Jim Parsons' exit really ended The Big Bang Theory

On The Big Bang Theory, Jim Parsons' character, Sheldon, had multiple quirks that we came to love and know as the geeky physicist's. Most of the time, those quirks annoyed and even angered the other characters on the show. Despite all of this though, Sheldon seemed to be the main star of The Big Bang Theory in many of its fans' minds. It really isn't terribly astonishing then that the producers just couldn't envision continuing the series without Parsons.

Before deciding to leave the show, Parsons had a few life events going on behind the scenes, including a dearly beloved dog's passing, and these personal events contributed to his decision to walk away from the show once his contract was finished, as he relayed on his David Tennant Does a Podcast With... podcast episode. And Chuck Lorre, one of two creators of the show, told the Los Angeles Times that he "just couldn't imagine doing this show if any of the principals were not there."

There was nothing left to say on The Big Bang Theory

The fact that Jim Parsons revealed he was ready to walk away from the show begs the question: Why? Many actors and actresses juggle personal struggles with filming movies and TV shows, but Parsons made the decision to finish out his contract and not renew it, ultimately bringing The Big Bang Theory to its end. In an interview with Entertainment Weekly, Parsons elaborated on a few professional reasons why he felt the time was right to pursue other avenues. "It felt like we have been able to do this for so many years now, it doesn't feel like there is anything left on the table," Parsons told the publication. "Not that we couldn't keep doing it, but it feels like we've chewed all the meat off this bone."

It seems that Parsons just felt the time had come to end the series, since there wasn't quite as much left to say after 12 seasons of filming. We have to admire Parsons' priority of keeping things interesting and fresh for viewers!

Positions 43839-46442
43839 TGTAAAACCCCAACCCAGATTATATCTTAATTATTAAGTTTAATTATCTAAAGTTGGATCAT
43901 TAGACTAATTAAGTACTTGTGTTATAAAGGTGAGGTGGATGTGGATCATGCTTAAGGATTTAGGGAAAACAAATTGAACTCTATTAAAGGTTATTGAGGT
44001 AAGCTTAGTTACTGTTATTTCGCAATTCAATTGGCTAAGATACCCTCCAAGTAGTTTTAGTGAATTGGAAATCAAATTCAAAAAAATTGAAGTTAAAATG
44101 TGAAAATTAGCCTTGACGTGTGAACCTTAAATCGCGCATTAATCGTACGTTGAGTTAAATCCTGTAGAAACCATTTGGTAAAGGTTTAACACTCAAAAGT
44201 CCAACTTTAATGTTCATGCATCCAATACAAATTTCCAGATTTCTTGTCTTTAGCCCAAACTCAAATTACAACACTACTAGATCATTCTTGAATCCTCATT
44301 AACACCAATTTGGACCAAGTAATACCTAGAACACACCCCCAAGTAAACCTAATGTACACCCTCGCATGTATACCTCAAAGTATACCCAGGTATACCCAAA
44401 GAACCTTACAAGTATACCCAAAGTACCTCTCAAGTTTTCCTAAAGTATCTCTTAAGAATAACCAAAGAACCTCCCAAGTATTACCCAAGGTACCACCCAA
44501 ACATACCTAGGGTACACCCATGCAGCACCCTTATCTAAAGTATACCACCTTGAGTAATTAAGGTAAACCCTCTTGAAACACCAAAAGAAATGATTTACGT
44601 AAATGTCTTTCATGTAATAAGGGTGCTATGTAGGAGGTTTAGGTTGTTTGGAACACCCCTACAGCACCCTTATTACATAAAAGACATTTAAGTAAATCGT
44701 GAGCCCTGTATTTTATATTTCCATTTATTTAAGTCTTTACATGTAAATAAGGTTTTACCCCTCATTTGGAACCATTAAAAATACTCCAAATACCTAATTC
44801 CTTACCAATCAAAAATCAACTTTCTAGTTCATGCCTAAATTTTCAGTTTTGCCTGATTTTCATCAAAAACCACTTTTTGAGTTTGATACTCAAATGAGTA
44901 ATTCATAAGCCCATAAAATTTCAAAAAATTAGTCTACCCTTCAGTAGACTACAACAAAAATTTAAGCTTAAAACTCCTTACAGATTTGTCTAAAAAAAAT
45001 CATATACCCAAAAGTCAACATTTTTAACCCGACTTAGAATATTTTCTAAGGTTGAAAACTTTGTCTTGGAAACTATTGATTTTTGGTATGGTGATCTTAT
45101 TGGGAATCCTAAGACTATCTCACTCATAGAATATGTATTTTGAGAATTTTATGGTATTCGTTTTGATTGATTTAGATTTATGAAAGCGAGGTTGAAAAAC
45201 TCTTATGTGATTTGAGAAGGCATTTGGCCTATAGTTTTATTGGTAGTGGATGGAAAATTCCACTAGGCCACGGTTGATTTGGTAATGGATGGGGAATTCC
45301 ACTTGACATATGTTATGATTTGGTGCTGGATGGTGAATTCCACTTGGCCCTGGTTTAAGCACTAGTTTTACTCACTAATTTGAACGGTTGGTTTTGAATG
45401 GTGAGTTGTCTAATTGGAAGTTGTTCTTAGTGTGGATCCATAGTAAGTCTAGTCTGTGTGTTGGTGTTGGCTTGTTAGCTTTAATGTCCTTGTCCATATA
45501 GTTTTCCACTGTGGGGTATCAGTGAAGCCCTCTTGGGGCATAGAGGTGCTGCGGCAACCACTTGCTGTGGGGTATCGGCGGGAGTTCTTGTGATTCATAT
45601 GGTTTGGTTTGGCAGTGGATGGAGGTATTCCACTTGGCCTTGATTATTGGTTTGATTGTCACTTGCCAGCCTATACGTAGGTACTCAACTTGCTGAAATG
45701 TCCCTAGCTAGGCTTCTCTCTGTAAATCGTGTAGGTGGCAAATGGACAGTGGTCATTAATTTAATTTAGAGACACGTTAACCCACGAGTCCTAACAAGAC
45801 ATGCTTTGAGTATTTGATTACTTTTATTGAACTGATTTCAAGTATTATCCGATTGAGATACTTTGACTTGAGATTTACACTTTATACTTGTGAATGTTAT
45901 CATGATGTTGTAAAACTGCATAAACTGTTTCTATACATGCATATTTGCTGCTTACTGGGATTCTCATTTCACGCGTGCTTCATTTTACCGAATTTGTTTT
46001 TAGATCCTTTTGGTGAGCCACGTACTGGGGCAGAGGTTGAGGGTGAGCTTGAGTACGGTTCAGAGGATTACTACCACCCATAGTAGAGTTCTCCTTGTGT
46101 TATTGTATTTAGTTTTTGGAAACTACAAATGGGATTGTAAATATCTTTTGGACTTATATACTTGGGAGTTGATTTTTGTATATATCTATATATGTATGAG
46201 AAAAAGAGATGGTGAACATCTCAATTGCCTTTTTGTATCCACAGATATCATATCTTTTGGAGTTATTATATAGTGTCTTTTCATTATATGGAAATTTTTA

Jim Parsons' late father's role in the cancelation of The Big Bang Theory

We know Jim Parsons' professional opinion seemed to involve some concern for preventing the show from getting stale. We also know he had some behind-the-scenes situations happening during the tail end of the series, and it turns out that his late father also played a role in his decision to walk away from The Big Bang Theory, as Parsons shared on actor David Tennant's podcast, David Tennant Does a Podcast With... 

When making his decision about whether or not to continue doing the show, Parsons, who was starring in a Broadway production during the final two years of taping the TV series, spent some time remembering his father, who had passed away at the age of 52. Parsons came to the stunning realization that he would be 46 years old when the show concluded in May 2019. The fact that this was only six years away from the age when his father died seemed to serve as a bit of a wake-up call for Parsons, who noted that he thought, "I think there's other things I need to try and do."

Jim Parsons may not have connected to his Big Bang Theory character as much